The African Vandals have it in for the Later Moorish (II/57), the Patrician Romans (II/83ab), and the Early Byzantines (III/4a).

After establishing themselves in the region of Roman North Africa, the Vandals can also look to the Later Moors (II/57) as Big Battle allies.

Camps or BUAs

A simple tent camp, Moorish or Numidian shephards with their flocks, a section of city wall, or beached dromons (in the case of a littoral layout), all make viable camps.


Vandals in African were armed and equipped much like the Vandals were in Spain, and so any range of Vandal, Gothic, Ostrogothic, Lombard (sans long beards) or other Dark Ages horse with chainmail, simple conical helms, round shields, and spears or swords will suffice. Draco standards are perfectly appropriate. Such figures are available from many 15mm manufacturers, including Donnington, Essex, Irregular, and Pass o' the North.

Painting Tips

What makes an African Vandal army African? Well, the Vandal aristocracy grew rich off their North Africa possessions, and can be depicted with gold accents on their equipment, richer looking clothes, decorated around the edges of their tunics and less muddy colors. Another way to make your African Vandal army unique is to use regional touches, like a leopardskin saddle blanket, or cloaks in rich African colors or featuring African designs.


With twelve Knights, who needs tactics? Just line them up and charge! That is of course if you're willing to live and die gloriously by the roll of the die.

If you want to enhance your odds of victory, however, you'll need to take advantage of Knights and their quick-kill capabilities, guard against their impetuous behavior, and look for opportunities to use your Littoral edge. With a high aggression (3), you'll seldom have terrain on your side when fighting Patricians and Moors, but should be able to send in littoral landings against the Early Byzantines at least occasionally.

The Moorish Psiloi (a.k.a. "speedbumps") don't have a chance against Knights in open terrain, and must be protected by bad going or by the Moorish Light Horse, who can flit about and even kill the occasional impetuous Vandal Knight with good die rolling or flank overlaps.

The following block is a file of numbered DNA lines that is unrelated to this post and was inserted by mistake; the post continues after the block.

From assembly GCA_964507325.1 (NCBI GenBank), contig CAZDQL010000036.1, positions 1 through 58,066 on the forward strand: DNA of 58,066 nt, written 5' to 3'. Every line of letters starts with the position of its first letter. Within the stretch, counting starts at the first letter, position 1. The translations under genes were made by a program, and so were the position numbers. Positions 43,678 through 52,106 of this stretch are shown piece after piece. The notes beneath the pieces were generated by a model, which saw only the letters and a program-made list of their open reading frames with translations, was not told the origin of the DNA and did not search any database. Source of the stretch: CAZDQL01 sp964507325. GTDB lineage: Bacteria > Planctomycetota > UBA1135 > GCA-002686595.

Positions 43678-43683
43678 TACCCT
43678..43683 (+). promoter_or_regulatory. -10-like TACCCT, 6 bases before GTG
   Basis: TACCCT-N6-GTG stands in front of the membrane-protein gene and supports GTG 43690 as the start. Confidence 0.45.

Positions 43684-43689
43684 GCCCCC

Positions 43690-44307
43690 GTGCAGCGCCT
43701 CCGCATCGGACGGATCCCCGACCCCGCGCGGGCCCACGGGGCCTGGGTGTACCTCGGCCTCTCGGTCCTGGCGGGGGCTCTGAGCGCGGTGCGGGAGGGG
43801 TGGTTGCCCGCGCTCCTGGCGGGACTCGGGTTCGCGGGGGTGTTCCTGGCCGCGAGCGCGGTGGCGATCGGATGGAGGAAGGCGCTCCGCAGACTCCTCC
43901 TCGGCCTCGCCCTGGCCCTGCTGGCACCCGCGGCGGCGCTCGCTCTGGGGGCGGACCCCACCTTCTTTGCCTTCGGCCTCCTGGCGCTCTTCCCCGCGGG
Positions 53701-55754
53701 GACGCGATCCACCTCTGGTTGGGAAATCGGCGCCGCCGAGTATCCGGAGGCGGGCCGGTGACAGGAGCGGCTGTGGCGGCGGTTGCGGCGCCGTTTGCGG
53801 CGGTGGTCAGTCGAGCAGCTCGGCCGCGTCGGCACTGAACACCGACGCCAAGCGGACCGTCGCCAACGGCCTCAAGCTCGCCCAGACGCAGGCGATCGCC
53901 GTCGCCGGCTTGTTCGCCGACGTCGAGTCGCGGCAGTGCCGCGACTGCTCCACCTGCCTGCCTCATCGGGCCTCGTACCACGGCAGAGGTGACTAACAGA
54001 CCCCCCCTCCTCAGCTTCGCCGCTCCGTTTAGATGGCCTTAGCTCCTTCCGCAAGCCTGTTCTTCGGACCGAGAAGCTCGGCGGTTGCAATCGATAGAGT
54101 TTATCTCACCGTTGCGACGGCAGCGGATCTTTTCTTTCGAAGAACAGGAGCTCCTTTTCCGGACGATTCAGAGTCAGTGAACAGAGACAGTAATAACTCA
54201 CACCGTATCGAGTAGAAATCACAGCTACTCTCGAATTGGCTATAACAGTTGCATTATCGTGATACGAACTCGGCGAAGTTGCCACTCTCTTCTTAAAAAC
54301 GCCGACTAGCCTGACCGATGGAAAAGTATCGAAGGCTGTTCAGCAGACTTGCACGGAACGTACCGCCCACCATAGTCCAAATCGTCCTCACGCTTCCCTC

The Patrician Romans can keep a third of the twelve Vandal Knights busy with their own mounted. But that leaves two thirds of the Vandal Knights to try their luck against the vulnerable Roman Blade, Auxilia and Warband. I like those odds unless the Roman foot can find shelter in terrain. But if they are passive on the defense, you can concentrate on the Roman mounted.

The Early Byzantine Cavalry and Light Horse pose a considerable challenge to impetuous Vandal Knights if well-used, but should be easily driven if outnumbered and overlapped. The goal, however, is to get at the more vulnerable Byzantine Blades and Psiloi, the latter who will unfortunately provide support to the former.

You might ask the question, why would an African Vandal commander ever opt for the Light Horse option when it is possible to field 12 Knights? Well, actually, the Light Horse can provide a much needed mobile threat capable of closing a flank or using its second and subsequent movement to throw your opposing general off kilter or dash in on an undefended camp.

Can the Vandals be beaten? Surely. They will beat themselves if you are not careful. An opponent who makes creative use of terrain, denies the Vandal Knights easy quick-kill opportunities, and who takes advantage of impetuous Knight follow-ups to gain overlaps, will be sure to give you headaches. But like any impetuous army, you've always got your secret weapon -- just surrender to the inevitable chaos and roll sixes!

Other Resources

Writing in 550 AD, the historian Procopius of Caesarea gave this account of the Vandal Conquest of North Africa.

Any history of the late Roman Empire is likely to feature Gaiseric and his Vandal successors, who played a prominent role in bringing about the downfall of the western Roman empire. Edward Gibbon's "The Decline and Fall of the Roman Empire" (Volumes 1-3)(Volumes 4-6)(Abridged) is the classic example and a good source for Vandal information.

A more recent scholarly addition to anyone's "Fall of Rome" bookshelf is Thomas Hodgkin's "Huns, Vandals and the Fall of Rome," printed by Greenhill Press (1986) and weighing in at 816 pages.

The African Vandals are described in Ian Heath's "Armies of the Dark Ages" (published by WRG).

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Last Updated:  13 Oct. 2004